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Breaking Silence

Updated January 17, 2019

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Breaking Silence: Domestic Violence Denise Alexander Georgia Piedmont Technical College Abstract For centuries, people have believed that if you were label as “belonging” to someone violence had to be used as a tool of legitimate control. Throughout history, the right and regulations pertaining to this control often call discipline or chastisement of another person including children had been codified in various laws, both civil and religious. There are numerous resources available now that were not back then. The dynamics of domestic violence has not changed much since.

Except for it being punishable by law and that may only apply to certain countries still. Domestic violence takes a toll on anyone involved. This problem is still relatively high, even with programs in place to help these individuals. Helping others to identify that there is a problem and reassuring any victims that may blame themselves.

This article will review ways to identify, prevent and intervene Domestic violence from continuing to plague our society. Also included are a list of resources and an organization that can help abused women get help. Breaking Silence: Domestic Violence Violence against women is a serious human rights abuse and public health issue (Garcia-Moreno 2006). Domestic violence is a crime that is increasing every year.

At this point, society should be concerned with the safety and well-being of anyone that is a victim. With every intention to clearly define what it is means, and to give a little history about it, while explaining the dynamics of domestic violence. In fact, give the many ways there are to report any incidents and the different ways to get help. Though this is a tough subject for some people it is a journey well worth embarking on. The purpose of this paper is not only to inform people of what domestic violence is but to help prevent or avoid this cycle of abuse from continuing to plague our society. To understand this issue, a person would first need to understand what domestic violence is.

Domestic violence is simply a narrower term for domestic abuse. Domestic violence is defined as a pattern of abusive behavior any relationship that is used by one partner to gain or maintain control (Reuters, 2018). The main purpose of such control is to be able to completely suppress the partners will and manipulate them. Contrary to what people believe domestic violence is not just limited to physical abuse it includes sexual abuse, emotional abuse, psychological abuse, as well as financial abuse. Definitions of domestic violence recognize that victims can include anyone regardless of their background, education level, race, age, sexual orientation, religion, or gender.

Mill’s writes, ” How vast is the number of men in any great country, who are a little higher than brutes…This never prevents them from being able, through the laws of marriage, to obtain a victim…The vilest malefactor has some wretched woman tied to him against whom he can commit any atrocity except killing her-and even that he can do without too much danger of legal penalty (Mill, 1869). Domestic violence goes as far back as the 1700s. The background of domestic violence is an issue that has not always been taken seriously. Throughout history, it was the idea that the husband had the “right” to do whatever was necessary to “control” his wife as if she were his property. In 1800 BC, the code of Hammurabi decreed that a wife was subservient to her husband and that he could inflict punishment on any member of his household for any transgression. In the United States, the courts continued to uphold a man’s right to punish his wife with violence until 1871.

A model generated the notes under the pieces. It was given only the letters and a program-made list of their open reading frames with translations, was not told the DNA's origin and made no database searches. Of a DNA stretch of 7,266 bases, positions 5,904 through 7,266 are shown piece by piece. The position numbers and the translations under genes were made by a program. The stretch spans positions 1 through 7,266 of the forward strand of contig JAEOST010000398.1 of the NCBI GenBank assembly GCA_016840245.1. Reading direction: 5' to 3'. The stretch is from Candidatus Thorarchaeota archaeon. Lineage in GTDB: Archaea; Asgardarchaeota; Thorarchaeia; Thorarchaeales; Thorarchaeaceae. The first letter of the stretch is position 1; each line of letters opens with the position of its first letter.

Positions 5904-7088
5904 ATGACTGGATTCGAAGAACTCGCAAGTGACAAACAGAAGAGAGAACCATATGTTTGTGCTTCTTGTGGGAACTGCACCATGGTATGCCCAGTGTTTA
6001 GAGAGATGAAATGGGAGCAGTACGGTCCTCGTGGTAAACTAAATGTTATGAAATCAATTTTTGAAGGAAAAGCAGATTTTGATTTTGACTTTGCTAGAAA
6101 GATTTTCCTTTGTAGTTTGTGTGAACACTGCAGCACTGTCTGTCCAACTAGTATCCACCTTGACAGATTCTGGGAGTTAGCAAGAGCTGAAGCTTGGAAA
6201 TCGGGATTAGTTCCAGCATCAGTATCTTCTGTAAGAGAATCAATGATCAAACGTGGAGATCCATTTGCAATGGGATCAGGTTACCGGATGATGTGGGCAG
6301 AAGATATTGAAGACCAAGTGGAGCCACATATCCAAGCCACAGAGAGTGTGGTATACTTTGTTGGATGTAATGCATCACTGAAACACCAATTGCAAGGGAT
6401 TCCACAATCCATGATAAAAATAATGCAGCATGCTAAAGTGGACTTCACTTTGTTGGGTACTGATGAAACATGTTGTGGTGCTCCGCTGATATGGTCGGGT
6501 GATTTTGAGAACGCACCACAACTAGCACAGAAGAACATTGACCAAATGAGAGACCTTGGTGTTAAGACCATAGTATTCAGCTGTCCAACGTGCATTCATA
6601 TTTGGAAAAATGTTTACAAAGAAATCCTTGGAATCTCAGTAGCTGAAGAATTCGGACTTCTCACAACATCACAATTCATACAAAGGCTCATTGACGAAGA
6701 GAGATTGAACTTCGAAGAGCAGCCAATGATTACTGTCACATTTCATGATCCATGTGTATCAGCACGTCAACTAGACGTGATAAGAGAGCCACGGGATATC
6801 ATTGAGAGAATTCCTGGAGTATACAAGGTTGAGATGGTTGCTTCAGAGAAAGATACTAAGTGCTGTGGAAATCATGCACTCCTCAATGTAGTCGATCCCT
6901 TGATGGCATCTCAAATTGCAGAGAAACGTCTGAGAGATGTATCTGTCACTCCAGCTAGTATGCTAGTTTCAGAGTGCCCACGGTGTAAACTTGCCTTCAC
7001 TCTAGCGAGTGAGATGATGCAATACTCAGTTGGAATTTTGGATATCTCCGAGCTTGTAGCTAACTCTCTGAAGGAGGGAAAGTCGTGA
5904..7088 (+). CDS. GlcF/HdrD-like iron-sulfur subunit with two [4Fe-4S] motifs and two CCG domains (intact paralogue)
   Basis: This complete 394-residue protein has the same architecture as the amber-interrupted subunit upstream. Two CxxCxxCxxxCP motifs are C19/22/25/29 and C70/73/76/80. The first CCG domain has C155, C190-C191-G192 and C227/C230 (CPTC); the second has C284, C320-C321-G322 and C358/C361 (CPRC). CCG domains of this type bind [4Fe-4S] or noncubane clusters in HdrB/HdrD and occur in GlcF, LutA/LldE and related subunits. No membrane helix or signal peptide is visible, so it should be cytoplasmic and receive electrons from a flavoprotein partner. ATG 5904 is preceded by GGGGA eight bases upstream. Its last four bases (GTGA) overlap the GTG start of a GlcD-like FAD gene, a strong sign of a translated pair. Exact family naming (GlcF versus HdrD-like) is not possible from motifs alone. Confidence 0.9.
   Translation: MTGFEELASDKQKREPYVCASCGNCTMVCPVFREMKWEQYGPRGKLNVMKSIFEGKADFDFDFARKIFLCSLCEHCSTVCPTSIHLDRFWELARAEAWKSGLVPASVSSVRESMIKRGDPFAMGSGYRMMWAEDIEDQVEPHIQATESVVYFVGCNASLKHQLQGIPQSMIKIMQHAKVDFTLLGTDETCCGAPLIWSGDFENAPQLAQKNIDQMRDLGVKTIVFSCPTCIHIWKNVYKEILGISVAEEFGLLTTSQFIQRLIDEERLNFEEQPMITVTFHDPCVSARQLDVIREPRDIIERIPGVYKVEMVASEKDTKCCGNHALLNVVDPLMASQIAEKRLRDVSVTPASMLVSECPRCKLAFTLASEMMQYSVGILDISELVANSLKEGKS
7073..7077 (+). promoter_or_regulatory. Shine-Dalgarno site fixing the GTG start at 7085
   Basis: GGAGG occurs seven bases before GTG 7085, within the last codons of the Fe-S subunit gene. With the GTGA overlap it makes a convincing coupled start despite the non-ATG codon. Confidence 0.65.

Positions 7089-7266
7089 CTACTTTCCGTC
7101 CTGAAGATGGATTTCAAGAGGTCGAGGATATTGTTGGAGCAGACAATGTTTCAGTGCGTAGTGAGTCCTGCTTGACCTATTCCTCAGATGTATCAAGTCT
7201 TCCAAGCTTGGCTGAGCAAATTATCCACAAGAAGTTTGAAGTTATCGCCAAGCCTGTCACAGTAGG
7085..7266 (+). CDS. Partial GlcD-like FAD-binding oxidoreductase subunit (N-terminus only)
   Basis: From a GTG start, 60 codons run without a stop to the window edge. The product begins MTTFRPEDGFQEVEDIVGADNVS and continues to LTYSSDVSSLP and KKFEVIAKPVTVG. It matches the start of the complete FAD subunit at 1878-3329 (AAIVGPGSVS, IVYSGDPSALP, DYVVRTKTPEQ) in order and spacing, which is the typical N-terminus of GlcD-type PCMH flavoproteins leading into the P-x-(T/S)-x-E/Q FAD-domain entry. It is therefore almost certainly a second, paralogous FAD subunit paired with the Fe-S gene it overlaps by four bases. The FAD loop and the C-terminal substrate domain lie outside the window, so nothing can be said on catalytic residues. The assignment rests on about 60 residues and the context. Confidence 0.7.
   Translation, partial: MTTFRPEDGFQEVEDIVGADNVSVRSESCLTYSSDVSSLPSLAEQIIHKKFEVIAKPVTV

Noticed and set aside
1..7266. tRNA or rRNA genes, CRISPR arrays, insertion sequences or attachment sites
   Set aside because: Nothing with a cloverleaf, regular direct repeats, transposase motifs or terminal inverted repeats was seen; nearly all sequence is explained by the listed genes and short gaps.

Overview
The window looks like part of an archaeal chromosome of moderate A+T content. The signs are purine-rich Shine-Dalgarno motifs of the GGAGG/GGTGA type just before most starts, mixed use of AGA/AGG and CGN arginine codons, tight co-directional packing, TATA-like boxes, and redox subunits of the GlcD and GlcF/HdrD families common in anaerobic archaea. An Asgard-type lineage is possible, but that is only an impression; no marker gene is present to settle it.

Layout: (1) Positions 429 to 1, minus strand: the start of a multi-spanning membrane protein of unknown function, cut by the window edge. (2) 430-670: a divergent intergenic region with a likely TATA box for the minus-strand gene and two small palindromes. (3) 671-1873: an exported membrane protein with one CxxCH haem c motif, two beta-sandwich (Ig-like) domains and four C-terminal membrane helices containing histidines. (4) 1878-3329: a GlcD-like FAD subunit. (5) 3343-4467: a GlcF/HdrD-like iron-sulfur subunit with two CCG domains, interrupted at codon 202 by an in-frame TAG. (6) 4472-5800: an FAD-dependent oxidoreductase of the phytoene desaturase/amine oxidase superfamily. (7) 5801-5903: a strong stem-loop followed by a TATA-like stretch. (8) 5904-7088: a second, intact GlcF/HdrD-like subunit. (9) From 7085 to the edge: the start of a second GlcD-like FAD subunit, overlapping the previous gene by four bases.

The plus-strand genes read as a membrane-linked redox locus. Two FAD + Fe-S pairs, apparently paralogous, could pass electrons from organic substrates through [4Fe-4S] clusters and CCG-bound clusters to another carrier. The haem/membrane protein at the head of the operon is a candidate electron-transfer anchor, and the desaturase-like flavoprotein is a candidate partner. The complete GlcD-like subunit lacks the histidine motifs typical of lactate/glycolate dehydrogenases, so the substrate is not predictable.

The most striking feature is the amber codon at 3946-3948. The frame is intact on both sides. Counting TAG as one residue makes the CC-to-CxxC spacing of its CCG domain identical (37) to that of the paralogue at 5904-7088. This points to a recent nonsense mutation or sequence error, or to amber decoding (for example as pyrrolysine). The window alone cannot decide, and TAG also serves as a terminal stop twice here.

In a case known as Fulgam vs. the State of Alabama, the court ruled that, “The privilege, ancient though it may be, to beat her with a stick, to pull her hair, choke her, spit in her face or kick her about the floor or inflict upon other like indignities, is not now acknowledged by the law(Bellack, Hersen, Morrison, Hasselt 1988). In learning that throughout, history domestic violence was tolerated and accepted in many societies worldwide. It has not progressed much since then, with the exception that it is now a crime and that is partially in the U.S. for a person man or woman to beat a spouse or anyone. In fact, physical and sexual violence against women is a problem that has reached epidemic proportions.

An estimated 8 to 12 million women in the United States are at risk of being abused by their current or former intimate partners. This violence causes serious physical, psychological, and social sequelae for these women and their families (Arch Farm Med,1992). That would mean on average, 24 people per minute becomes a victim. Society would have one to think that domestic violence consists of only physical and emotional abuse, when in fact, it extends out to a few other branches. Physical abuse being the first and most common abuse is associated with domestic violence it is exactly that physically hitting, beating, punching, and choking and after that is done prohibits access to medical attention. The second being emotional/psychological abuse, which of course can mean anything from verbal to non-verbal and includes name calling, threats against friends, family, not limited to accusations, extreme jealousy, and restricting access to phones or computers.

Thirdly, sexual abuse is one in which is interpreted by the perpetrator that feels entitled to such because of relationship status or relationship history between the two. Well, in any language, “no” clearly means no. More than half (51.1%) of female victims reported being raped by an intimate partner and 40.8% by an acquaintance. Lastly, they type of abuse that is common is financial abuse which would include withholding funds, stealing, creating financial dependence, forcing one to work, or forbidding a person from working. On April 18, 2012, President Obama issued a memorandum entitled “Establishing Policies for Addressing Domestic Violence in the Federal Workforce,” which required the Office of Personnel Management to issue guidance on the development of agency-specific policies to address domestic violence in the workplace. All federal agencies are required to develop an agency-specific policy based on the guidance.